If you're going to teach English as a second language here in Ontario, you need to be certified and there are a number of potential pitfalls that are rather easy to get caught in.
The first is the difference between TESL Canada and TESL Ontario. You would think that the national body would have more stringent certification requirements than the provincial body. You'd be wrong. While both organisations require an undergraduate degree, TESL Canada level 1 certification (which is the only national level available for pre-service teachers without a Master's degree in TESOL or applied linguistics) requires only 100 hours of theory and methodology study in a "recognized TESL training program or equivalent" and a supervised practicum of at least 20 hours (10 hours of observation and 10 hours of teaching). Applicants must also show evidence of English language proficiency (roughly TOEFL iBT 80).
In contrast, TESL Ontario requires 250 hours of TESL course work from an institution recognized by TESL Ontario and a supervised practicum of at least 50 hours (30 hours of observation and 20 hours of teaching). Applicants must also show evidence of English language proficiency (roughly TOEFL iBT 103).
In other words, TESL Canada level 1 certification is basically useless in Ontario.
The next problem is programs offered by non-accredited institutions. According to TESL Ontario's own application documents, the only certified institutions are Brock, Carleton, U of T, York, and U Sask; Algonquin, Centennial, Conestoga, George Brown, and Humber colleges; Thames Valley, Toronto, and York Catholic school boards; and among private institutions, the Canadian College of Educators and the Canadian Centre for Language & Cultural Studies. The teach abroad courses offered by, for example, Oxford Seminars do NOT meet TESL Ontario certification standards.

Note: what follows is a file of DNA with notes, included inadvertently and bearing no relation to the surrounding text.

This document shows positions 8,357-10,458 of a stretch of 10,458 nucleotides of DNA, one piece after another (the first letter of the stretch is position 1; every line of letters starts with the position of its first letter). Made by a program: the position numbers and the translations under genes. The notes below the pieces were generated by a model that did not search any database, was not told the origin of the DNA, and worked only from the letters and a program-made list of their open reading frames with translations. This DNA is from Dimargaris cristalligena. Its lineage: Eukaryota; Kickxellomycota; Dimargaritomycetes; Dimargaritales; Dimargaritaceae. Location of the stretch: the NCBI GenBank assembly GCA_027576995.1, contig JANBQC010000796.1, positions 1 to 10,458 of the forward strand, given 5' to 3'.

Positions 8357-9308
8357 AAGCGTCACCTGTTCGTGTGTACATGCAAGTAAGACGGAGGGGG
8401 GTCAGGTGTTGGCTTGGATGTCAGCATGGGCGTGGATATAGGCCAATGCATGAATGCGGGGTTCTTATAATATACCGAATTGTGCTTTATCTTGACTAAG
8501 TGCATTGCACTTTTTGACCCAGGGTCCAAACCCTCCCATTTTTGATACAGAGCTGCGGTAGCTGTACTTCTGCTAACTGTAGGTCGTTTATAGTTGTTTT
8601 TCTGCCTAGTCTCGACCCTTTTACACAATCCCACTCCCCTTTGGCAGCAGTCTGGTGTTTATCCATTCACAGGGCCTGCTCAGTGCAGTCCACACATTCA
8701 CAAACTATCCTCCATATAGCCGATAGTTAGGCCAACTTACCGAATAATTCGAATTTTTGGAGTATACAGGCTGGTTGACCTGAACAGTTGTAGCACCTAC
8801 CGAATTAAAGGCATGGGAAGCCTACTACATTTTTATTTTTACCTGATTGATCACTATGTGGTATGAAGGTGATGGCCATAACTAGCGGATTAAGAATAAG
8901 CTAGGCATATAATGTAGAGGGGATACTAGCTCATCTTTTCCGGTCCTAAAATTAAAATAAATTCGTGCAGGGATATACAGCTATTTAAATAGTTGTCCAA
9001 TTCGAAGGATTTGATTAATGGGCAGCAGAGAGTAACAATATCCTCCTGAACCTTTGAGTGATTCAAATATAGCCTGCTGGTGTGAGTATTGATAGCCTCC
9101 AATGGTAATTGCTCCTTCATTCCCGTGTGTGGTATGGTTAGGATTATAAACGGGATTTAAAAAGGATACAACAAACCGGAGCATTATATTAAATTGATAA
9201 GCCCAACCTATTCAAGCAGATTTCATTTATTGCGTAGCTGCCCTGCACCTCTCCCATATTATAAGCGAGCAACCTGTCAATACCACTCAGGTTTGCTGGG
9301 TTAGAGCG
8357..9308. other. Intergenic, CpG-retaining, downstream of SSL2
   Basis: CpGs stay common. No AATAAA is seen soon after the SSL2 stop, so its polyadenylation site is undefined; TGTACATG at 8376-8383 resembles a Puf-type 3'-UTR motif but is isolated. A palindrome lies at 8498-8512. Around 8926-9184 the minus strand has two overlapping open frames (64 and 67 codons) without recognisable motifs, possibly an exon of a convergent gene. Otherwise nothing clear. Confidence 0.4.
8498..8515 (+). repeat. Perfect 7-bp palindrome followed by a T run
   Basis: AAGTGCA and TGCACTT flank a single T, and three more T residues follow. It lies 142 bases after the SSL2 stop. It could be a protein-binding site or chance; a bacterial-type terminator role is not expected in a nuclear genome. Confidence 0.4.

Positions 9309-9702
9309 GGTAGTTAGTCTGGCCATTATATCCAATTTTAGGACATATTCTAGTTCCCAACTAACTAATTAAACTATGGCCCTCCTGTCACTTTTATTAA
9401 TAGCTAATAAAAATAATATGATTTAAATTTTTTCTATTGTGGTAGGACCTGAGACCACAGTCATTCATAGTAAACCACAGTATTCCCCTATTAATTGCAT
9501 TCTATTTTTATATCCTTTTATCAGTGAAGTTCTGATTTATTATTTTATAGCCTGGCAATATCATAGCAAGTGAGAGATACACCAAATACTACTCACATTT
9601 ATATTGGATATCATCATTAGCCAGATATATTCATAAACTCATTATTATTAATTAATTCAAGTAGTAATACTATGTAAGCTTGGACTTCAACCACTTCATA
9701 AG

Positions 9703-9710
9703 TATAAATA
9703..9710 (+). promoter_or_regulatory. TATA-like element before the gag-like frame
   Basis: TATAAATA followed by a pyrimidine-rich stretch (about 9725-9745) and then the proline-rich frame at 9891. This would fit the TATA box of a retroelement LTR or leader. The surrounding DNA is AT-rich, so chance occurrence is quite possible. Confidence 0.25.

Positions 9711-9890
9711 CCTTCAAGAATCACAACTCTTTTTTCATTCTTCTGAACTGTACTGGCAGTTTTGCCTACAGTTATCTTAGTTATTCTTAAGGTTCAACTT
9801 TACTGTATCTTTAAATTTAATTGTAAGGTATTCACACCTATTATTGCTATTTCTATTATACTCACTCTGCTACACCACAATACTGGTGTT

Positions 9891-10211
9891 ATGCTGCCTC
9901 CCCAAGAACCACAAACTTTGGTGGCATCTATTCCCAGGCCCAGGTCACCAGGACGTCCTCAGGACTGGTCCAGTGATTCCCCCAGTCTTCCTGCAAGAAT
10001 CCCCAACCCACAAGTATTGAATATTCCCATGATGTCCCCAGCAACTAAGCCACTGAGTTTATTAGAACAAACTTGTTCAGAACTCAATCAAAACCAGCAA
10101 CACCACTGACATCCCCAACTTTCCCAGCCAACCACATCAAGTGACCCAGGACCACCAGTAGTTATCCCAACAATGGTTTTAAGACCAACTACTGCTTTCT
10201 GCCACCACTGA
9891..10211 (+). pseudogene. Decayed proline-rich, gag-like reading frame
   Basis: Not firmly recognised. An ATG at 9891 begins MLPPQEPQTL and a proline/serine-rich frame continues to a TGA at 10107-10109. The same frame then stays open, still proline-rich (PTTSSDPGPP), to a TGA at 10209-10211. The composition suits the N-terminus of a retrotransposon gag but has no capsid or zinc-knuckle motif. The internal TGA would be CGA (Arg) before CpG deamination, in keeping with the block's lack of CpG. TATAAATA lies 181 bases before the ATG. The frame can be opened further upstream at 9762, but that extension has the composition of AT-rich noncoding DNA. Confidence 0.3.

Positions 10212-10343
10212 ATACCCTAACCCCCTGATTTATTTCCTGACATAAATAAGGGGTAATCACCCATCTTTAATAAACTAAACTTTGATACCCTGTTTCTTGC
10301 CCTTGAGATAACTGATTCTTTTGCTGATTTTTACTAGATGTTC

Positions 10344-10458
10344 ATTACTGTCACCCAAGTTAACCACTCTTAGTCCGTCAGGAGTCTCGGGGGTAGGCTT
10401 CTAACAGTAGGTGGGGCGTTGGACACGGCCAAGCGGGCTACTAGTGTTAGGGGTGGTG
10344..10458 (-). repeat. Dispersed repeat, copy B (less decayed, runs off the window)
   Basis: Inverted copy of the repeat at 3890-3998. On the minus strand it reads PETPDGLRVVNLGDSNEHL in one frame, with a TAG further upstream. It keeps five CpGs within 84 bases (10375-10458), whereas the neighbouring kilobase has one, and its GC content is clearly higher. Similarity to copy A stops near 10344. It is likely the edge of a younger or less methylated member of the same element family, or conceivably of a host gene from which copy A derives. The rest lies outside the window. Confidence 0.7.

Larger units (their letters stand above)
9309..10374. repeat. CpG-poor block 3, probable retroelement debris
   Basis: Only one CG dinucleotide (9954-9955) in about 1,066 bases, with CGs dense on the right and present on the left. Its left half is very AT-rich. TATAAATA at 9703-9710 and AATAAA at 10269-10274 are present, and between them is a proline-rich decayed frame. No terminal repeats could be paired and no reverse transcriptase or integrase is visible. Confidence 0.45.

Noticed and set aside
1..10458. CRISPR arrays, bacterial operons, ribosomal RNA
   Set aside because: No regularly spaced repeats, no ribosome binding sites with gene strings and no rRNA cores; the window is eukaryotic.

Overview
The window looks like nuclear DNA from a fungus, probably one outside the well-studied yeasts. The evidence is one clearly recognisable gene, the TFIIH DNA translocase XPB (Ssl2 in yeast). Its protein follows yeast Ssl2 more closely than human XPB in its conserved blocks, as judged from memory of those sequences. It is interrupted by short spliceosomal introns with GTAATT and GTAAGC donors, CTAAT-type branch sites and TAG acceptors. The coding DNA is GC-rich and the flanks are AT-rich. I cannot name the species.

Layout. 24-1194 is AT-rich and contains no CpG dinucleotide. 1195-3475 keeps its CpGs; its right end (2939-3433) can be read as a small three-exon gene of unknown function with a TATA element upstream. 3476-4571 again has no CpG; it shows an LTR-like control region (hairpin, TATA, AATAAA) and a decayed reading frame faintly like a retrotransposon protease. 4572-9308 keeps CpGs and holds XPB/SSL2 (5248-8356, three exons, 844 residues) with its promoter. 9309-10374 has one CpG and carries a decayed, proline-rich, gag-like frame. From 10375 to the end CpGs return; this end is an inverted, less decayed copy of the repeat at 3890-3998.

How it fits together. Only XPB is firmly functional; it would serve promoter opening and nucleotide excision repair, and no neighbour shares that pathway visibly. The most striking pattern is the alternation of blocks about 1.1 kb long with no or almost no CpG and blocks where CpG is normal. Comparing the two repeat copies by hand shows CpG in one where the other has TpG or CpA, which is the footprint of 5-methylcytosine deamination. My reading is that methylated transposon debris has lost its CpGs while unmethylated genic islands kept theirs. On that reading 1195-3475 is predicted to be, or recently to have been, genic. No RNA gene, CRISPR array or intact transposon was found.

Of course, I teach in the Humber program, which far exceeds TESL Ontario requirements, and consequently produces many of the most sought-after graduates in Ontario. The program is unique in having 500 hours of coursework, and 80 hours of graduated practicum which is entirely arranged by the school (many courses leave it up to students to arrange their own practicum hours, which is becoming more and more difficult in the saturated GTA). Humber is a two-semester daytime program, but come September, it looks like we'll probably be delivering it three days a week. If you or anyone you know is interested, please get in touch.